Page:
Why 17000 UKIP voters could hold the balance of power in Erdington, Edgbaston and Northfield
Just over 17,000 former UKIP voters could swing three key seats in Birmingham, according to a special analysis by the Bureau of Investigative Journalism, Sutton Coldfield Local and Birmingham Eastside.
The seats — Edgbaston, Erdington, and Northfield — are among 75 key constituencies in this election identified as part of a project organised by the Bureau’s collaborative project Bureau Local.
All have Labour majorities of between 2,500 and 5,000, and have no candidate representing UKIP in this election.
The numbers of votes cast for UKIP in the 2015 election are enough to overturn those majorities in each of those seats.
Birmingham Northfield is the most vulnerable seat: Labour’s Richard Burden won the seat in 2015 with a majority of just 2,509, while UKIP finished third. The 7,106 votes cast for UKIP are up for grabs in this election.
In Birmingham Edgbaston and Birmingham Erdington — the latter a Conservative target — the numbers of UKIP votes in the last election are also larger than the majority enjoyed by the Labour candidate in the last election.
In Sutton Coldfield there is also no UKIP candidate standing. Over 7,000 votes were cast for the party in the constituency in 2015, when Andrew Mitchell won on a majority of 16,000, and the Conservative MP stands to extend that if, as expected, the majority of former UKIP voters transfer their vote to the Conservatives.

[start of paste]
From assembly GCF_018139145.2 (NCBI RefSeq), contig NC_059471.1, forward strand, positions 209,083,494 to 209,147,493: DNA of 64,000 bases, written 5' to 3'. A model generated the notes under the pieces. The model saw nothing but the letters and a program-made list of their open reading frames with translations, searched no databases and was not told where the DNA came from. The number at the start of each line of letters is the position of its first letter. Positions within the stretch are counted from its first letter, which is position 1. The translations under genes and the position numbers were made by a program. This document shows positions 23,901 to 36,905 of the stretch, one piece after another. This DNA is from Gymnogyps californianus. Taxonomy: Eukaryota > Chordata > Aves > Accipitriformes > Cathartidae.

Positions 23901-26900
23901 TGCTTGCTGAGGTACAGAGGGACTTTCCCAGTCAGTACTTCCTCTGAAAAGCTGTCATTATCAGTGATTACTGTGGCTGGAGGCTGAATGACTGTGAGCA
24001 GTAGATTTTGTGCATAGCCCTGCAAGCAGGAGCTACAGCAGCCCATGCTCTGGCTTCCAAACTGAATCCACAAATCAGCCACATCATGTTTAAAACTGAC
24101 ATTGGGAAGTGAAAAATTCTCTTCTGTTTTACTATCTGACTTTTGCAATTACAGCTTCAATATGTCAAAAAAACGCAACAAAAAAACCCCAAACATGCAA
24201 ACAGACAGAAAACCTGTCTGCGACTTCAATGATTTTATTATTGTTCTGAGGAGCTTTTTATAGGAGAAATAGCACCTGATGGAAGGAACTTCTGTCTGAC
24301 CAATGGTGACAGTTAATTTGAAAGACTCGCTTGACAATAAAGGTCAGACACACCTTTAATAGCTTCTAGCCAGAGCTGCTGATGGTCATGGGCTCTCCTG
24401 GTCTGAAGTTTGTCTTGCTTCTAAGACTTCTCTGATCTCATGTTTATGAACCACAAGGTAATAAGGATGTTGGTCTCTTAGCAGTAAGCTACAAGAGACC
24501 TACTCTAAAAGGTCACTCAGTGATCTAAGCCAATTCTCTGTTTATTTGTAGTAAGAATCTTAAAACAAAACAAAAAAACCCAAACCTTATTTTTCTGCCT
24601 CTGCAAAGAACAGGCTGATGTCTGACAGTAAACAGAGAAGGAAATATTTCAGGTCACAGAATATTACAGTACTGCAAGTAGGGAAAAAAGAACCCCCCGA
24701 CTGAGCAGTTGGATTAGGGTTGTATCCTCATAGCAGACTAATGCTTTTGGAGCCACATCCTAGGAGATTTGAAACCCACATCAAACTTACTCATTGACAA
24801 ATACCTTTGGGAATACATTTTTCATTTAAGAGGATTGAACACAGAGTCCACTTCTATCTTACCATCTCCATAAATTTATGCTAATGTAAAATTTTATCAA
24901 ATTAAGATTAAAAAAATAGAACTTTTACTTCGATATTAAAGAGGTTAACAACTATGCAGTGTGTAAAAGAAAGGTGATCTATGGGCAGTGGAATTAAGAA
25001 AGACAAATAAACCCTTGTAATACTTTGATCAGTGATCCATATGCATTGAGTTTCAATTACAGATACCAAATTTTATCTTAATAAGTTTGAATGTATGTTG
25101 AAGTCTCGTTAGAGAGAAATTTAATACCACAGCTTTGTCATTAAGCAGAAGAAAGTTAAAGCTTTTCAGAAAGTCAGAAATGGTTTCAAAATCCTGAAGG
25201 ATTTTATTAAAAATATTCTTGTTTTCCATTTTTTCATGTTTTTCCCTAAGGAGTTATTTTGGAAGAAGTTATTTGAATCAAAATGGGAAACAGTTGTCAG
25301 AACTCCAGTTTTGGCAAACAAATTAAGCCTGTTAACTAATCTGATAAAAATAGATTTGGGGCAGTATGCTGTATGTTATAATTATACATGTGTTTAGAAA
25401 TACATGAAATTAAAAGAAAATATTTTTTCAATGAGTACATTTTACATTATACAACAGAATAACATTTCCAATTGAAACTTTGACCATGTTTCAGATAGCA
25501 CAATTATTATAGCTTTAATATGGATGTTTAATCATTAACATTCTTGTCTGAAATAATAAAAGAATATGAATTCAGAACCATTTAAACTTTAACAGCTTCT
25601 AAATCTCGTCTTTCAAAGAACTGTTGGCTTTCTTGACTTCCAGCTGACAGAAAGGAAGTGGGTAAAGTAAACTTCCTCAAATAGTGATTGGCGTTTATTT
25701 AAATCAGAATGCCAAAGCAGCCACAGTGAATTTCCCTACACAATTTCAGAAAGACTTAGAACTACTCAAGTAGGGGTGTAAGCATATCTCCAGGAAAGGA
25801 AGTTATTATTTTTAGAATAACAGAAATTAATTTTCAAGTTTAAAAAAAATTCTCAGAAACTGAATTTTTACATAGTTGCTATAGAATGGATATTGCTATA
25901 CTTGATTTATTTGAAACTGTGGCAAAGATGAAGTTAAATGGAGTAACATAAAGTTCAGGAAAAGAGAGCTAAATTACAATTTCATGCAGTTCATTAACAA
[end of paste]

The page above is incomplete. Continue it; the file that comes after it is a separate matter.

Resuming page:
However, the proportion of former UKIP voters expected to do so has changed over the course of the election campaign: three weeks ago polling suggested that the Conservatives were overwhelmingly benefiting from UKIP voters switching allegiance across the country. But by last week indications suggested that many UKIP voters were changing their minds.
Has the ex-Ukip well finally run dry for PM May?
Today's ICM suggests so…
Former 2015 Ukip voters->Lab at record high
Con gains stalling pic.twitter.com/Tq0pj6MSzy
— Matthew Goodwin (@GoodwinMJ) May 30, 2017
The Bureau of Investigative Journalism analysis suggests there are 61 seats across the country where the former UKIP vote is large enough to unseat the local MP, and around a dozen where a lack of a Green Party candidate could also have a significant effect. New voter registrations in a further 19 seats are significant enough to overturn majorities there.